While I take some time to reflect on the meaning Holy Motors, allow me to praise the Academy of Motion Pictures Arts and Sciences for giving the 2013 Oscar for Best Documentary to Searching for Sugar Man. Seldom has a documentary served so well as storytelling.
This movie has as many twist and turns as the best of Hitchcock's films and, if anything, is even more emotionally riveting. Without giving away any spoilers, Rodriguez, an incredibly talented folk singer from Detroit, recorded two fantastic albums in the early 1970's that went ... nowhere. Nowhere, that is, except for South Africa, where the albums became huge hits.
Twenty years later, some of his now middle aged South African fans set out to solve the mystery of the life and death of Rodriguez. The story of his suicide is a tragedy of Greek proportions. And yet, this documentary proves to be one of the most life affirming narratives to emerge from the Motor City in recent times.
If you like music or documentaries, you must see Searching for Sugarman. If you think documentaries are too political or preachy, you must see Searching Sugar Man. All great stories are true. Searching for Sugar Man actually happened.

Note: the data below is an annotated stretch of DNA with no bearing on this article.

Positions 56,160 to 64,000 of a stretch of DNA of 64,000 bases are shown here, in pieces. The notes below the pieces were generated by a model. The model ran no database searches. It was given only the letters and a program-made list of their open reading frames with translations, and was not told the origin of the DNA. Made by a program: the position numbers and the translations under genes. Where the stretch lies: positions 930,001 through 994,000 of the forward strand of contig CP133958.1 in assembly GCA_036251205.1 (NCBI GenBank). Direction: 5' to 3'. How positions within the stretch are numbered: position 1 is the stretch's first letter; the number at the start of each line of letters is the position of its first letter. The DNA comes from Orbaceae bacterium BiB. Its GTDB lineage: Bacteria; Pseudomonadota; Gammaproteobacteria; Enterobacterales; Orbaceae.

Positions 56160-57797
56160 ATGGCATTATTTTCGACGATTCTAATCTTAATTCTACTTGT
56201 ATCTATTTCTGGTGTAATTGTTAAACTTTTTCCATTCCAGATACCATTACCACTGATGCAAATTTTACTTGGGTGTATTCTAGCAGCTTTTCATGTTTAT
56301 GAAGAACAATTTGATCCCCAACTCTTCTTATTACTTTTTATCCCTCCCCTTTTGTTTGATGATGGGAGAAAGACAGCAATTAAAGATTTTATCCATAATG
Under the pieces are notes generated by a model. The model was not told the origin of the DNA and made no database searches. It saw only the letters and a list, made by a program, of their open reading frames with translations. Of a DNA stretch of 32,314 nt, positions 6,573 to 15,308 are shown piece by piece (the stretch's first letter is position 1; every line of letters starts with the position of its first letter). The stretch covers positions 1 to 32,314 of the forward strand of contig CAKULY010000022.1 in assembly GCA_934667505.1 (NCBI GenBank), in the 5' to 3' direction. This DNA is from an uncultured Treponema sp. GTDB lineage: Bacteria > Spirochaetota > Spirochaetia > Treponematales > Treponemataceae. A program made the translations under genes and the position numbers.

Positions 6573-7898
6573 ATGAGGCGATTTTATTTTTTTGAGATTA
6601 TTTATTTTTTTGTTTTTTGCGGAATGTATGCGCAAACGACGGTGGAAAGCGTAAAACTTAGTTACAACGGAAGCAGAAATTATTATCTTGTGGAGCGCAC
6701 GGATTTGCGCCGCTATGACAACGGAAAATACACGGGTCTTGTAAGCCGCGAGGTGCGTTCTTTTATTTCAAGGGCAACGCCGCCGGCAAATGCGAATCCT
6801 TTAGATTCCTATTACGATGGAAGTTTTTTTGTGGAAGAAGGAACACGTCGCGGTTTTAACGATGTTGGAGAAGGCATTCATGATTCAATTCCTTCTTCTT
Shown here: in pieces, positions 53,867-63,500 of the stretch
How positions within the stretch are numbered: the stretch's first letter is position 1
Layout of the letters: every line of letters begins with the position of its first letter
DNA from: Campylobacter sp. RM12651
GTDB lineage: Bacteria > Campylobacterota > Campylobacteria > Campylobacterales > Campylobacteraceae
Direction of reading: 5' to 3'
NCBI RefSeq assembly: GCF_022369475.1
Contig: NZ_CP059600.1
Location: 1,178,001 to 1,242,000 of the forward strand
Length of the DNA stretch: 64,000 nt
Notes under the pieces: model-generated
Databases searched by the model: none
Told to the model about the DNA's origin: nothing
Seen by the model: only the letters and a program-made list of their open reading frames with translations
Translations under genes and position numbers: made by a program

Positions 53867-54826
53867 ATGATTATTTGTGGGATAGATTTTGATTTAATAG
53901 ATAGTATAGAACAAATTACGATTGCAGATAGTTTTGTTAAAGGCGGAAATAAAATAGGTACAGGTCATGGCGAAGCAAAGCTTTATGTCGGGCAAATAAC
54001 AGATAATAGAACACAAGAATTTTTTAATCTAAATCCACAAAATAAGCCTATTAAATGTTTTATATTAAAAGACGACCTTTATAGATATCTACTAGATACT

Rebecca and I went to see Steven Spielberg's remarkable new movie, Lincoln. Remarkable, in fact, is an understatement. Much of this film is what a very different American President said of a very different American Civil War movie, "like writing history with lightning."
The casting of Daniel Day-Lewis as Lincoln was truly inspired. This gifted actor portrays Lincoln as close to fully human as probably anyone can. And Spielberg has not lost the capacity shown Saving Private Ryan for portraying war as a horrifying regardless of the nobility of its causes or the bravery of its soldiers.
For the most part, this is not a movie about heroes, but about ordinary politicians who by playing ordinary political games make possible a truly herioc achievement, the Thirteenth Amendment. This movie works as history, as drama, and as civics lesson because Spielberg does not shy away from showing Lincoln getting his hands dirty, deceiving friends and foes alike, and engaging in petty corrupution to achieve his goals. Perhaps, modern Americans would do well to remember this when judging another lanky, previously obscure president who hailed from Illinois.
Only in the final moments of the film does Spielberg engage in sentimentality and hagiography. How can he not? For we all know how the movie ends. Yet Spielberg's brilliance at telling an old tale in a new light shines through even in that shocking moment in the theater on Good Friday 1864 when John Wilkes Booth forced America to confront its first presidential assassination.
I imagine I will see Lincoln many times again. I know I shall never forgot what I saw.
A year and a half has passed since the release of Jeff Nichols' extraordinary film, Take Shelter. Having missed it in the theatres, I finally got to see what caused such a stir among the critics when the film arrived at the top of my Netflix queue.